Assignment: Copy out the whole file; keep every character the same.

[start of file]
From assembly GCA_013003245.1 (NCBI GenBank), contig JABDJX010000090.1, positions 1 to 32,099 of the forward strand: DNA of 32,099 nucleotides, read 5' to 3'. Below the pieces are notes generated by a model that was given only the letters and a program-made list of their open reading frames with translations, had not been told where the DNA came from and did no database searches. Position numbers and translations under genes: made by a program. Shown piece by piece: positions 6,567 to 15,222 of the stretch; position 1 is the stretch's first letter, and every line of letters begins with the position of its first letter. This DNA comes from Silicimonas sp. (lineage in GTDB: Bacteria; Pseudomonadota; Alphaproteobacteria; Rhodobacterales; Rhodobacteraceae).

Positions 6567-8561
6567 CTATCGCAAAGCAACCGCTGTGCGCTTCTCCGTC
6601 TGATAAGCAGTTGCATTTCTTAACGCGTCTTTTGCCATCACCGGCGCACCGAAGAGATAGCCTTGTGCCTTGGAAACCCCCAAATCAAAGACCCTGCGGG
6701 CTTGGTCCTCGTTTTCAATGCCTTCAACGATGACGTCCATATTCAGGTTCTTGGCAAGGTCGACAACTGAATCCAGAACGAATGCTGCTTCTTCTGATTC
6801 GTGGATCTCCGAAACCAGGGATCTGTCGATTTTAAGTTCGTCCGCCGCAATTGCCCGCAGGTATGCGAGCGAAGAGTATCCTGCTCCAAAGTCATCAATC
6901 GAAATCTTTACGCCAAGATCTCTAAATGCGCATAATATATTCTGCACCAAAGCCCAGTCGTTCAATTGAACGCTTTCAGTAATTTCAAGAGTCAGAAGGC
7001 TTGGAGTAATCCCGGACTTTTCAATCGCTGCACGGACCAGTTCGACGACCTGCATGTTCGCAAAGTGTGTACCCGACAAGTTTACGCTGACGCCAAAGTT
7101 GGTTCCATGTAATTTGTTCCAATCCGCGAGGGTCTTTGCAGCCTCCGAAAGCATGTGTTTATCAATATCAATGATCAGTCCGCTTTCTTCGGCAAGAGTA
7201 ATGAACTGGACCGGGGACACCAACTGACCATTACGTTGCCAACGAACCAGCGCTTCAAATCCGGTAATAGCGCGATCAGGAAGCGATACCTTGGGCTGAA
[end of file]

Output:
From assembly GCA_013003245.1 (NCBI GenBank), contig JABDJX010000090.1, positions 1 to 32,099 of the forward strand: DNA of 32,099 nucleotides, read 5' to 3'. Below the pieces are notes generated by a model that was given only the letters and a program-made list of their open reading frames with translations, had not been told where the DNA came from and did no database searches. Position numbers and translations under genes: made by a program. Shown piece by piece: positions 6,567 to 15,222 of the stretch; position 1 is the stretch's first letter, and every line of letters begins with the position of its first letter. This DNA comes from Silicimonas sp. (lineage in GTDB: Bacteria; Pseudomonadota; Alphaproteobacteria; Rhodobacterales; Rhodobacteraceae).

Positions 6567-8561
6567 CTATCGCAAAGCAACCGCTGTGCGCTTCTCCGTC
6601 TGATAAGCAGTTGCATTTCTTAACGCGTCTTTTGCCATCACCGGCGCACCGAAGAGATAGCCTTGTGCCTTGGAAACCCCCAAATCAAAGACCCTGCGGG
6701 CTTGGTCCTCGTTTTCAATGCCTTCAACGATGACGTCCATATTCAGGTTCTTGGCAAGGTCGACAACTGAATCCAGAACGAATGCTGCTTCTTCTGATTC
6801 GTGGATCTCCGAAACCAGGGATCTGTCGATTTTAAGTTCGTCCGCCGCAATTGCCCGCAGGTATGCGAGCGAAGAGTATCCTGCTCCAAAGTCATCAATC
6901 GAAATCTTTACGCCAAGATCTCTAAATGCGCATAATATATTCTGCACCAAAGCCCAGTCGTTCAATTGAACGCTTTCAGTAATTTCAAGAGTCAGAAGGC
7001 TTGGAGTAATCCCGGACTTTTCAATCGCTGCACGGACCAGTTCGACGACCTGCATGTTCGCAAAGTGTGTACCCGACAAGTTTACGCTGACGCCAAAGTT
7101 GGTTCCATGTAATTTGTTCCAATCCGCGAGGGTCTTTGCAGCCTCCGAAAGCATGTGTTTATCAATATCAATGATCAGTCCGCTTTCTTCGGCAAGAGTA
7201 ATGAACTGGACCGGGGACACCAACTGACCATTACGTTGCCAACGAACCAGCGCTTCAAATCCGGTAATAGCGCGATCAGGAAGCGATACCTTGGGCTGAA